We cannot adequately or accurately answer the question of WWJD unless we have a firm understanding of who Jesus is and we cannot begin to understand who Jesus is without confronting the mind-boggling and infinite question of who God is. The portrayal of God one receives from some pulpits is that of a damning, vengeful, “my way or the highway” kind of deity that advocates tossing people out of the family because they don’t play by the rules. That definition of God insists upon whooping our disobedient asses while intoning the most useless phrase any parent ever uttered, “This is going to hurt me more than it hurts you.”
One more time with Bolz-Weber:
I can’t imagine that the God of the universe is limited to our ideas of God. I can’t imagine that God doesn’t reveal God’s self in countless ways outside of the symbol system of Christianity. In a way, I need a God who is bigger and more nimble and mysterious than what I could understand and contrive. Otherwise it can feel like I am worshipping nothing more than my own ability to understand the divine.
Perhaps here is the crux of why WWJD doesn’t work: our failure to understand the enormous capacity for God to love, to forgive, blocks us from embracing the offensive nature of grace therefore leaving us incapable of understanding the thoughts and intentions of Christ even when he laid them out for us in plain sight. Our desire to fit God inside a box, any box, leaves out too much of what deity is, all that it encompasses. We cannot begin to comprehend WWJD when one worships a deity shrunken down and confined to ancient texts of questionable origin.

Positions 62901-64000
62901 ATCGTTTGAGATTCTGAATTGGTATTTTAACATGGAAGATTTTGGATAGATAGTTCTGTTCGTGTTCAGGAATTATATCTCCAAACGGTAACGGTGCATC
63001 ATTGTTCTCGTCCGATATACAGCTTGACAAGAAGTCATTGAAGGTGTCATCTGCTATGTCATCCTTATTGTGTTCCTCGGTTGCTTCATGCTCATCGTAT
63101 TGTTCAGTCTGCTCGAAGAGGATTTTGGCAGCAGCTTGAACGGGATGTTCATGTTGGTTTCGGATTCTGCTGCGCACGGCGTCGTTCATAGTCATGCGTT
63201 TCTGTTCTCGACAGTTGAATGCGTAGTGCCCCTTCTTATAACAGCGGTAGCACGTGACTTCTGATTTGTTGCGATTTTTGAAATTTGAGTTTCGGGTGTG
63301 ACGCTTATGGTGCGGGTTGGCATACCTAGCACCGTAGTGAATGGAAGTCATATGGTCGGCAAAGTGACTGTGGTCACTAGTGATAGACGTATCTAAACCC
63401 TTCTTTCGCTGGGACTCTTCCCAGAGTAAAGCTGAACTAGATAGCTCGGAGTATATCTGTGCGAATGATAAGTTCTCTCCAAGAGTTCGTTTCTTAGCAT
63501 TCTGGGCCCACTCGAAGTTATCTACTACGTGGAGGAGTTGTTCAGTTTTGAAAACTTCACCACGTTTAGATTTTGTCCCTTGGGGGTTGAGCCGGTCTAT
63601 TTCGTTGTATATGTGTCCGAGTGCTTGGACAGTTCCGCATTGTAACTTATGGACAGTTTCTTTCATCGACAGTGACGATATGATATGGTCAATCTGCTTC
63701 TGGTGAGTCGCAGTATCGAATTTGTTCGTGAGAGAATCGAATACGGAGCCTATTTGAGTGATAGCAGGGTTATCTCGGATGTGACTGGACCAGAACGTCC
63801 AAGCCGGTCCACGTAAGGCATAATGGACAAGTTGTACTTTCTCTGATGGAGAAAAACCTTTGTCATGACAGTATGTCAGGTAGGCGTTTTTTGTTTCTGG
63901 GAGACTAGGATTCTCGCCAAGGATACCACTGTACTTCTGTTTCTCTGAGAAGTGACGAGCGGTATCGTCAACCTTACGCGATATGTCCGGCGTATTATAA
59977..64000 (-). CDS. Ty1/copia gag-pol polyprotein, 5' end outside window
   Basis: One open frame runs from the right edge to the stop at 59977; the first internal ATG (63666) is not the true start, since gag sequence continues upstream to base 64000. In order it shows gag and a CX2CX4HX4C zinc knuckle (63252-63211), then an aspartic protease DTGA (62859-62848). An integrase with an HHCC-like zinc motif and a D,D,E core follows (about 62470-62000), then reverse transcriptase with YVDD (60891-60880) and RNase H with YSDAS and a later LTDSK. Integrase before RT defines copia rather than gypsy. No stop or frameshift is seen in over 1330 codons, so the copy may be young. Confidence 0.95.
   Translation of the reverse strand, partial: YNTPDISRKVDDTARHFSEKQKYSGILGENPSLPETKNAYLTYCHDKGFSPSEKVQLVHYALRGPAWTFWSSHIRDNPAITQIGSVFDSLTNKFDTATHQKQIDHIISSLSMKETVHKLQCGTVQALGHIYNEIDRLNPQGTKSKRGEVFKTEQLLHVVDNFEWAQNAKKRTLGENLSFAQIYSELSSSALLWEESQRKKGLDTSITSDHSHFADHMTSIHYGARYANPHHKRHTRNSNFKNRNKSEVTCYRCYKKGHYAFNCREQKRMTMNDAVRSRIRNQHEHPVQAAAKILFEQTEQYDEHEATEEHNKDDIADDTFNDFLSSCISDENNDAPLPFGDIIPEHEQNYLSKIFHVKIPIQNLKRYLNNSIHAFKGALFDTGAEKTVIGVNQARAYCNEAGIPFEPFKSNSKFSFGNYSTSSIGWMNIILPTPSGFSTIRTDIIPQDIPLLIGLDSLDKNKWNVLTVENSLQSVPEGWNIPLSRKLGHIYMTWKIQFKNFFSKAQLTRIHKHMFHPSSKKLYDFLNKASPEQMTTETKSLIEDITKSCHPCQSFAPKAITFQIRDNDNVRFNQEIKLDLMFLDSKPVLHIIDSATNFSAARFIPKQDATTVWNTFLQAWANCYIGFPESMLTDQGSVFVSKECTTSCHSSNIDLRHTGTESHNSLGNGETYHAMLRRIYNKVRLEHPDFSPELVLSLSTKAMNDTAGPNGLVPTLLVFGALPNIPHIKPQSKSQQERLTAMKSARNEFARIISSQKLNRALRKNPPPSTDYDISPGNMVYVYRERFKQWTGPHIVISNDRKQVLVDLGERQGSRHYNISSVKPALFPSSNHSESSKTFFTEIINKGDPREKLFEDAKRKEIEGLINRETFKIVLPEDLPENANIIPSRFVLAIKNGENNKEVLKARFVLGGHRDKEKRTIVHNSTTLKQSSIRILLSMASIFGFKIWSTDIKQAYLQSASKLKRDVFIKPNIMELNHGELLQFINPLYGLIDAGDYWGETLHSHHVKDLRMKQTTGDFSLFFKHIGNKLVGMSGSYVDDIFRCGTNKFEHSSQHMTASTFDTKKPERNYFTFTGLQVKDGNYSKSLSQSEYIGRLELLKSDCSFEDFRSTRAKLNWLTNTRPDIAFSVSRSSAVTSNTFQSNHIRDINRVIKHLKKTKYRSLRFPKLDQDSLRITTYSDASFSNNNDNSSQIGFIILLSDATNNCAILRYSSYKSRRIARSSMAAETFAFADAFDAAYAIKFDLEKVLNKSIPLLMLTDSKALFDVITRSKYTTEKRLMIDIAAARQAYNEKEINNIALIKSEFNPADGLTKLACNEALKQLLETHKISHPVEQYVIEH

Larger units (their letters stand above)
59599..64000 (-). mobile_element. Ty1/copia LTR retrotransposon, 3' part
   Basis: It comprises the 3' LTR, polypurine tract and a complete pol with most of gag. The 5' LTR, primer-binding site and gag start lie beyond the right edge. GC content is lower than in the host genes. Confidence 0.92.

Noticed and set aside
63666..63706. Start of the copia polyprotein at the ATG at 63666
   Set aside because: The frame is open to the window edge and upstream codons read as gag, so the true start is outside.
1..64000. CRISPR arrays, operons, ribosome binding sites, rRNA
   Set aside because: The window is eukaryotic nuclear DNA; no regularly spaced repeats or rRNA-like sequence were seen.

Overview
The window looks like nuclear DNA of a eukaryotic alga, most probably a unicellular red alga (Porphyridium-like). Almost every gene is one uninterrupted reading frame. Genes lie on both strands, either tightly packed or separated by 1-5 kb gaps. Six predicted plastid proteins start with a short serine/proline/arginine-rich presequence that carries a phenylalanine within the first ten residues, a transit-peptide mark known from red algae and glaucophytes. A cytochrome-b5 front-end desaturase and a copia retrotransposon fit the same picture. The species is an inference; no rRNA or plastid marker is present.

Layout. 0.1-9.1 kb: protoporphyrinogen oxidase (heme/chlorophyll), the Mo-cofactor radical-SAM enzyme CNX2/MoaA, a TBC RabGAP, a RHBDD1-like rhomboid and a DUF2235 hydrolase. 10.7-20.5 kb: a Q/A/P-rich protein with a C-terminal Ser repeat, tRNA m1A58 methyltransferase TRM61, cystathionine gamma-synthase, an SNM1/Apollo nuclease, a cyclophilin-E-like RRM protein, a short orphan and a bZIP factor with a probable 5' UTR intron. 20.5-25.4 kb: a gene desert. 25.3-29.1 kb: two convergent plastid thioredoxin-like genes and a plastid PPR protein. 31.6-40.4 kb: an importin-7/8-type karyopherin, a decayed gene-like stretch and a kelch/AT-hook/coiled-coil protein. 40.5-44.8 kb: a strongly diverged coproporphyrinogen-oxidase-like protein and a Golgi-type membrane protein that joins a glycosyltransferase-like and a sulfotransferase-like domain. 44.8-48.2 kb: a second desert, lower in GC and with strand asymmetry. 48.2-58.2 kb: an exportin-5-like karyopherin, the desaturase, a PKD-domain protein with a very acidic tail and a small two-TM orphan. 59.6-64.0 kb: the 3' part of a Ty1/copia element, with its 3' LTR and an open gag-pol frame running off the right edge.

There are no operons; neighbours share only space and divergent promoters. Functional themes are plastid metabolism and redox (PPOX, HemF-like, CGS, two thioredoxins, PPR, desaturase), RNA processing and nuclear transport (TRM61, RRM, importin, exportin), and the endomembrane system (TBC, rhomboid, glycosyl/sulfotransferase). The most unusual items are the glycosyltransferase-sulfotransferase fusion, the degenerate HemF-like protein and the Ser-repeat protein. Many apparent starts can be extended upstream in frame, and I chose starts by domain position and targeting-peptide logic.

Only when we look at what Jesus says, with every last bit of contextual inference and historical relativism and the immense deific perspective applied do we begin to catch a glimpse, and I’m convinced that it’s little more than a sliver, of what he would have us do. We have this horrible tendency when faced with the outward focus of any religion, because they all ultimately have that same first-shall-be-last, we-before-me thing going, to find a way to wedge ourselves into the equation somewhere toward the top.
We like congratulating each other for doing anything that might align with what Jesus taught. We reward those who give the most, those who help build the biggest hospitals, those who pastor the biggest churches, those who have the largest television ministries, and those who spend the most time in the mission field. What we fail to realize is that in doing so we relegate the poor, the sinner, the person in need, to little more than notches on a religious gunbelt. Even when one doesn’t directly do the aggrandizement for themselves, every rating system we create, every quantification of what we’ve done, pushes God out of the way so that we can take the spotlight. The moment we even think in those terms, whether we act on them or not, we stop being anything at all like Jesus. There is no concept of what Jesus might do when we completely misrepresent what Jesus says.